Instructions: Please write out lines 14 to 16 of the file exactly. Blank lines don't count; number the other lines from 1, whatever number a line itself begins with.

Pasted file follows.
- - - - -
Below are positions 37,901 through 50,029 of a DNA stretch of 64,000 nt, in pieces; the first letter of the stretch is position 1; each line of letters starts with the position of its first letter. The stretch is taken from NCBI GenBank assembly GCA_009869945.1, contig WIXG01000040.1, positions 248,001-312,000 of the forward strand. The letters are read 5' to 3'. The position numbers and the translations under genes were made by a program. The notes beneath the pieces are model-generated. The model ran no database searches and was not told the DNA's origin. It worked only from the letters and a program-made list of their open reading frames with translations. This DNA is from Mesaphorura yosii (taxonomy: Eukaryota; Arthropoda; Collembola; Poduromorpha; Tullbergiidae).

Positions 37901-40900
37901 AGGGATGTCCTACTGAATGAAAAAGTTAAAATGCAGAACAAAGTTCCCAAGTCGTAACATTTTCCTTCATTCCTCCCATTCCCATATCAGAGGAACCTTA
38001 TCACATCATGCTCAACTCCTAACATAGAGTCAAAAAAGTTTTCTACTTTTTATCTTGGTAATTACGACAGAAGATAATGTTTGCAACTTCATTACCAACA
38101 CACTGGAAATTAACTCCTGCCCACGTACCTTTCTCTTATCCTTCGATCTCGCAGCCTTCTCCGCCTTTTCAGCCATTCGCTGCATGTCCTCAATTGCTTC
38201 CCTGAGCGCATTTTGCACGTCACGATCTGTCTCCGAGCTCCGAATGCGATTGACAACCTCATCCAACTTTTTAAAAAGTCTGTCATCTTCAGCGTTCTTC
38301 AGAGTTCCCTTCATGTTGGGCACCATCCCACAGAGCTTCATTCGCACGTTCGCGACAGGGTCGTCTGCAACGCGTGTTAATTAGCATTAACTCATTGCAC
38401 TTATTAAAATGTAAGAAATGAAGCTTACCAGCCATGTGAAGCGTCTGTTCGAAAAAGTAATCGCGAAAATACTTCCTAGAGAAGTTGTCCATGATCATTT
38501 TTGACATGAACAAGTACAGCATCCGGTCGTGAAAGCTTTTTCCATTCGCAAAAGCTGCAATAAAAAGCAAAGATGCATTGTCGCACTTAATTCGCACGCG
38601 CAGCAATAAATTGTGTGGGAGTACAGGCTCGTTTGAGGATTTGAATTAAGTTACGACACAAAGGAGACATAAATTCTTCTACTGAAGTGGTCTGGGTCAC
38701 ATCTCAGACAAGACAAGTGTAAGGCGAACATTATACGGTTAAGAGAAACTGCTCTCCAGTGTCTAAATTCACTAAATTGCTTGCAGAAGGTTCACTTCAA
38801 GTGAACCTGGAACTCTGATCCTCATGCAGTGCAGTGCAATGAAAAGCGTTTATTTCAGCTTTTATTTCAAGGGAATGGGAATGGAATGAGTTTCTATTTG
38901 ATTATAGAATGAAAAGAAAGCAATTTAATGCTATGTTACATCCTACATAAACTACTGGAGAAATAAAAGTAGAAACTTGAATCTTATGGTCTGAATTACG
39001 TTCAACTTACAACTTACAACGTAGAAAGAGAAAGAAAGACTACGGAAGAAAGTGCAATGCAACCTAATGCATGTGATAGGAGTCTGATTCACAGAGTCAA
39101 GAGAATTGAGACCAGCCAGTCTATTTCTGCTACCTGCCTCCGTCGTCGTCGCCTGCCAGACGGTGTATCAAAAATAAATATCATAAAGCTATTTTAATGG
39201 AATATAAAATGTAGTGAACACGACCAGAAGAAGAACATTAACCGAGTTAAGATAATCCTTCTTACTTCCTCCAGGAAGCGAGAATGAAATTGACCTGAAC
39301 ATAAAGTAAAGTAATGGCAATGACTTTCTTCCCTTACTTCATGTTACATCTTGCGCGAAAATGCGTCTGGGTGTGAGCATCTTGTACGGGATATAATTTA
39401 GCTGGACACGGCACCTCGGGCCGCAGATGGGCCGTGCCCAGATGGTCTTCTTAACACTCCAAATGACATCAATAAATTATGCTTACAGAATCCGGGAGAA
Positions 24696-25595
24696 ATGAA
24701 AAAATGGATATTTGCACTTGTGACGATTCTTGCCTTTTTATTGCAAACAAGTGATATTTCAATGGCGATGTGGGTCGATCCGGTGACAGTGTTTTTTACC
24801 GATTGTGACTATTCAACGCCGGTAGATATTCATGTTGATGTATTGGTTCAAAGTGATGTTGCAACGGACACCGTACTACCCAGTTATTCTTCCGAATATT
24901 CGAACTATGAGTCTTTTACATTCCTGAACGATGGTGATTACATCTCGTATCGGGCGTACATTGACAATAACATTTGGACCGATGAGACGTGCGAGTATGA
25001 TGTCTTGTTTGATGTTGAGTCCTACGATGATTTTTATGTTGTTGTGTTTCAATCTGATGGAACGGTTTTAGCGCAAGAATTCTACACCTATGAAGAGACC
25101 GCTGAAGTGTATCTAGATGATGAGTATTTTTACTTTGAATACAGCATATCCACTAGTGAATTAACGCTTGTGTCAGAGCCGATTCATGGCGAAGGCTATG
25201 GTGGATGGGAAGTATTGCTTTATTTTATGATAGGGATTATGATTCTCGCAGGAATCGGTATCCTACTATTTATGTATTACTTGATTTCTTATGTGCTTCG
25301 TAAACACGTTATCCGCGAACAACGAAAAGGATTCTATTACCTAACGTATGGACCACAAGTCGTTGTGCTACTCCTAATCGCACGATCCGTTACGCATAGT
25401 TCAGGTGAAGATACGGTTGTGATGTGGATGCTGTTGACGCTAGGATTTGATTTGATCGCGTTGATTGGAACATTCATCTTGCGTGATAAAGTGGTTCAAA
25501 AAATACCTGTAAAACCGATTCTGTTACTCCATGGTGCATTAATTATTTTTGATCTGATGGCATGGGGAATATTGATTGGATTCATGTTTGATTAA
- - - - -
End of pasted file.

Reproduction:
39001 TTCAACTTACAACTTACAACGTAGAAAGAGAAAGAAAGACTACGGAAGAAAGTGCAATGCAACCTAATGCATGTGATAGGAGTCTGATTCACAGAGTCAA
39101 GAGAATTGAGACCAGCCAGTCTATTTCTGCTACCTGCCTCCGTCGTCGTCGCCTGCCAGACGGTGTATCAAAAATAAATATCATAAAGCTATTTTAATGG
39201 AATATAAAATGTAGTGAACACGACCAGAAGAAGAACATTAACCGAGTTAAGATAATCCTTCTTACTTCCTCCAGGAAGCGAGAATGAAATTGACCTGAAC